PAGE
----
If a developer wishes to create Utility tokens and not Security tokens, what are the conditions it must fulfill? From my understanding, Utility tokens must also be native tokens - meaning the generation of tokens and the launch of the dApp must happen at the same time.

If a developer chooses to not ICO and simply have an airdrop of their tokens at the same time as the launch of their dApp, and future tokens are generated like on Steemit through community actions, will the tokens generated be considered Utility tokens?

2 Answers 2


Many Chinese projects airdropped their tokens to users and they had no jurisdictional repercussions because it was distributed freely and everyone had same chances to get them. If the token got value it is mainly because users agree to give it value.

Just precise the function of your token in the whitepaper and make it clear that is had no actual value.

The term security mainly refers to profit seeking entities. In your case, you're giving it for free.


Hey that's a great question. I've wondered about that myself as we launched our own Blockchain Platform (carmel.io) and it's not so much about whether you're selling the tokens or not. You could definitely sell Utility Tokens. For example, the EOS token is an utility token and they're selling them.

A utility token is essentially a token that can be used for something tangible in your product - not just act as a currency that people trade. Yes, we can trade utility tokens just like security tokens, but what makes them different is the fact that they unlock some specific use case in your product.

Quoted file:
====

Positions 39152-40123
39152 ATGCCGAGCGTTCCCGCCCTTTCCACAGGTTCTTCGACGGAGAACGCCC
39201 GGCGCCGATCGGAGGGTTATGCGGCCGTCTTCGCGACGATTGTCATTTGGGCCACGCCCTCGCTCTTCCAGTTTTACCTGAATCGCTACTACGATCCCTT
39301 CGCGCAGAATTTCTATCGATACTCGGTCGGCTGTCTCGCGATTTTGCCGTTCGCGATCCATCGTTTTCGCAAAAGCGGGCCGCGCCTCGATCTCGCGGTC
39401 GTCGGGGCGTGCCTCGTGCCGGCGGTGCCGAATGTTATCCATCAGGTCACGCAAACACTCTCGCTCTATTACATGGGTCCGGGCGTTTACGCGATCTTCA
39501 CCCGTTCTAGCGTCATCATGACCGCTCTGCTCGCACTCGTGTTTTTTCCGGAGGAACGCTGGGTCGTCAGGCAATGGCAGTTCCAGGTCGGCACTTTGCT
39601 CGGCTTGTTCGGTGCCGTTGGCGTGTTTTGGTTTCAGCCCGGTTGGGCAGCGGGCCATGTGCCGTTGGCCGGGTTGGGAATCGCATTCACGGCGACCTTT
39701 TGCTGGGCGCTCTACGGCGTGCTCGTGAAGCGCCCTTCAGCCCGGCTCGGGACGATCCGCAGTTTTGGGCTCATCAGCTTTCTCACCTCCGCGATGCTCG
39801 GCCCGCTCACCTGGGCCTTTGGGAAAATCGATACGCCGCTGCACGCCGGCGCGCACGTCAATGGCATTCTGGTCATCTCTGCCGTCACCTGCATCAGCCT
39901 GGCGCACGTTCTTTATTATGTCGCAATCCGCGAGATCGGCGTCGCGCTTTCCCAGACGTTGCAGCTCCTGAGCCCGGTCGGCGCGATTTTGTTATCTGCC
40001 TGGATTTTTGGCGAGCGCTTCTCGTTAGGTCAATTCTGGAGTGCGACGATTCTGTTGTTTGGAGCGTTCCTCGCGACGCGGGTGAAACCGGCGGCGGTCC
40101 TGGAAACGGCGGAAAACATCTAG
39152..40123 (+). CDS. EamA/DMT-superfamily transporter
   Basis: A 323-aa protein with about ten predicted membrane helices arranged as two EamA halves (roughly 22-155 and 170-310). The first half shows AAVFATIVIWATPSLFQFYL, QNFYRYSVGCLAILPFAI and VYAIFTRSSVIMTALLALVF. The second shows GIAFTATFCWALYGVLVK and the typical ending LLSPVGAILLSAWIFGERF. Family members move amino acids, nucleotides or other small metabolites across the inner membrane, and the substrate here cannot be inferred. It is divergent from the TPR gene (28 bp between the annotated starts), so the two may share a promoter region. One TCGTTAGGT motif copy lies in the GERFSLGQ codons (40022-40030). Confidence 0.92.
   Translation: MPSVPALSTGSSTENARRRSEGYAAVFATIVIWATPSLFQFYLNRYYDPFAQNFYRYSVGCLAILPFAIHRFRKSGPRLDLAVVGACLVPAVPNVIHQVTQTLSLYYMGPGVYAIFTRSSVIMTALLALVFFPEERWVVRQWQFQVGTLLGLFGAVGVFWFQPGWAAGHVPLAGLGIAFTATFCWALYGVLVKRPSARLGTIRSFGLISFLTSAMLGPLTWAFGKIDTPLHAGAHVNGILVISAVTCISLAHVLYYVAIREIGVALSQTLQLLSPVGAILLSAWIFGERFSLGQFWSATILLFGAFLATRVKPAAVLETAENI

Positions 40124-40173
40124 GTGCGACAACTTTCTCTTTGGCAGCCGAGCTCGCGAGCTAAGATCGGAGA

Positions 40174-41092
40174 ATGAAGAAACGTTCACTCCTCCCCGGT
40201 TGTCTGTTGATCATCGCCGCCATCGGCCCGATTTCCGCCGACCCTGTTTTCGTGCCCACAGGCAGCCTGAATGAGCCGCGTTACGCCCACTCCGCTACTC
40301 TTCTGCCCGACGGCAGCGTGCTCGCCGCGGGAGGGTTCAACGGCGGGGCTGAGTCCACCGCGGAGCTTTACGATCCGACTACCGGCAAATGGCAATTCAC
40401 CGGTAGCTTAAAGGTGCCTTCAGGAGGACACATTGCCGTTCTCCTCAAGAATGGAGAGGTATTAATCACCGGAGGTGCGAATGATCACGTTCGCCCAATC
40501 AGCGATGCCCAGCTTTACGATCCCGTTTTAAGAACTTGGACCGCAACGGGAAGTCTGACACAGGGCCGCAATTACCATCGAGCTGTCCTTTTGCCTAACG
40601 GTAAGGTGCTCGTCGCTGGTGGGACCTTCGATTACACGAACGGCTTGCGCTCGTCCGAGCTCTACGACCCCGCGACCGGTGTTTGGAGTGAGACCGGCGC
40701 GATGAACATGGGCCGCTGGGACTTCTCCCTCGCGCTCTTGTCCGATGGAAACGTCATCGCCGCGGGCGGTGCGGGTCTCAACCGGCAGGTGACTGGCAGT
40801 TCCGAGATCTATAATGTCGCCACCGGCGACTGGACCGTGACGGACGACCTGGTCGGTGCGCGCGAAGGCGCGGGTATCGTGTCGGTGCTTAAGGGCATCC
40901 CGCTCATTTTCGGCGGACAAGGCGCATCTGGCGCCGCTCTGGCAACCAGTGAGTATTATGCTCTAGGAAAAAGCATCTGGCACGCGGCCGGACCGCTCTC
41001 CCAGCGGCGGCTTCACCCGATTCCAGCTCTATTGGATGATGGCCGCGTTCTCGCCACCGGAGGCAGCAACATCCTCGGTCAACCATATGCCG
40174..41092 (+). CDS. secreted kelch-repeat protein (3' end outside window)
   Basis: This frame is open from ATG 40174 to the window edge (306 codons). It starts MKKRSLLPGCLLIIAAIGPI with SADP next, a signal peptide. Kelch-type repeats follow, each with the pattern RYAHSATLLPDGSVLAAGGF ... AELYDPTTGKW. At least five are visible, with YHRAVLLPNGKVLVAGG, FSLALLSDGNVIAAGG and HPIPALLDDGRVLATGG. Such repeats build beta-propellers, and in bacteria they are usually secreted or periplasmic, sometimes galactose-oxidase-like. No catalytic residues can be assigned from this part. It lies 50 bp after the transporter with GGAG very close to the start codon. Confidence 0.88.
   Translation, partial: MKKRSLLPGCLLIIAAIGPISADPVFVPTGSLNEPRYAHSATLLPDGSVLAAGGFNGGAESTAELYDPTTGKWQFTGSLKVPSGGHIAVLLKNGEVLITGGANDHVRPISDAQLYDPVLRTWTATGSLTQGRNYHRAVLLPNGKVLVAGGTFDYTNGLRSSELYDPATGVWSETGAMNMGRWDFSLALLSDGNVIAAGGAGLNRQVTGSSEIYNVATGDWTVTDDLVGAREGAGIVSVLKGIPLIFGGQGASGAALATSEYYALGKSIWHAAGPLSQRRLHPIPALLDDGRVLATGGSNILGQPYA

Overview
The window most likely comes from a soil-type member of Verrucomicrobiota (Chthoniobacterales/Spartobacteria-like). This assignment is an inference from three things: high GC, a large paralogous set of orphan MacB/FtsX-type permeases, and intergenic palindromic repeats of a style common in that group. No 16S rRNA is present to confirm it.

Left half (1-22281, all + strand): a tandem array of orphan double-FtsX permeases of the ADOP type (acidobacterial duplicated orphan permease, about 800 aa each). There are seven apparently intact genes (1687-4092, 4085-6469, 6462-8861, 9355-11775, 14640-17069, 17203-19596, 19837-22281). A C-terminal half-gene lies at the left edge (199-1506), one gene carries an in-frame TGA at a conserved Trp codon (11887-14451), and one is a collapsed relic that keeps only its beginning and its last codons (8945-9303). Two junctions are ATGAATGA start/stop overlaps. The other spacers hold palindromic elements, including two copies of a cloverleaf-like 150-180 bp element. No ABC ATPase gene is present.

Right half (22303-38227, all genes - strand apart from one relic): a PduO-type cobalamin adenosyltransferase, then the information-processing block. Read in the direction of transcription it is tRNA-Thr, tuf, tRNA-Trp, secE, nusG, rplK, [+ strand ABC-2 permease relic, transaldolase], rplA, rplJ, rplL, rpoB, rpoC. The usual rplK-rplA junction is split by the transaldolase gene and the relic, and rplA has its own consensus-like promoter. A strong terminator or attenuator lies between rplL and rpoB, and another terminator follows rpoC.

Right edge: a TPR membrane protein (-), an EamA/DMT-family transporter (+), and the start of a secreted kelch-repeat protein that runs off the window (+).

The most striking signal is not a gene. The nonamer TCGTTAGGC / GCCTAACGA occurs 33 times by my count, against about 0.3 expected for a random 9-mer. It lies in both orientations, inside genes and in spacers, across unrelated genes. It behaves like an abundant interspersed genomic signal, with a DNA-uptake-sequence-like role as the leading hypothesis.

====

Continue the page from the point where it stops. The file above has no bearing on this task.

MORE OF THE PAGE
Think of a Bitcoin, the ultimate security token. It does not lock any functionality in any product. It's just a form of money, a currreny - ie. a security token.

But think of the EOS token for example. It unlocks bandwidth in the EOS Blockchain. If you own EOS tokens then you can exchange them for bandwidth. That's a powerful example of a utility. So think of bandwidth as the primary utility (value) behind an EOS token.

Or take our Carmel Token as another example. A Carmel Token in our economy represents Learning Value. You can exchange Carmel Tokens in our product for Carmel XP (experience points) which you can unlock through a Proof of Learning mechanism that verifies the fact that you have indeed learned something.

So EOS Token -> Bandwidth. Carmel Token -> Learning.

There's many other examples but the key question to ask is - what's the value behind the token? If you can answer that - ie. if there is a tangible value associated with that token - then my friend, that's a utility token.

Hope that helped a bit. You can read more about our Carmel Token Economy here: https://carmel.io/whitepaper/economy for a lot more info on how we look at the whole concept.

  • Thank you for the detailed answer and good luck with Carmel. Let's say Carmel tokens can be used to take/buy Carmel courses. If Carmel courses could also be bought with fiat currency, then would that make Carmel tokens to be perceived as a security token? Commented May 15, 2018 at 6:16
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    So you can use Carmel Tokens to buy Carmel Challenges (micro-courses) just as you can use EOS Tokens to buy bandwidth but that is not a typical purchase in the traditional sense. It is a trade within the app economy where you get functionality in return for your tokens. You cannot buy that functionality with fiat, that’s the idea. Here’s another example. Think of leveling up in a game if you reach a number of points. You could buy points with fiat to reach the point where you can level up faster, but you cannot level up with fiat, you need in app points for that. Hope that helps
    – idancali
    Commented May 15, 2018 at 7:06

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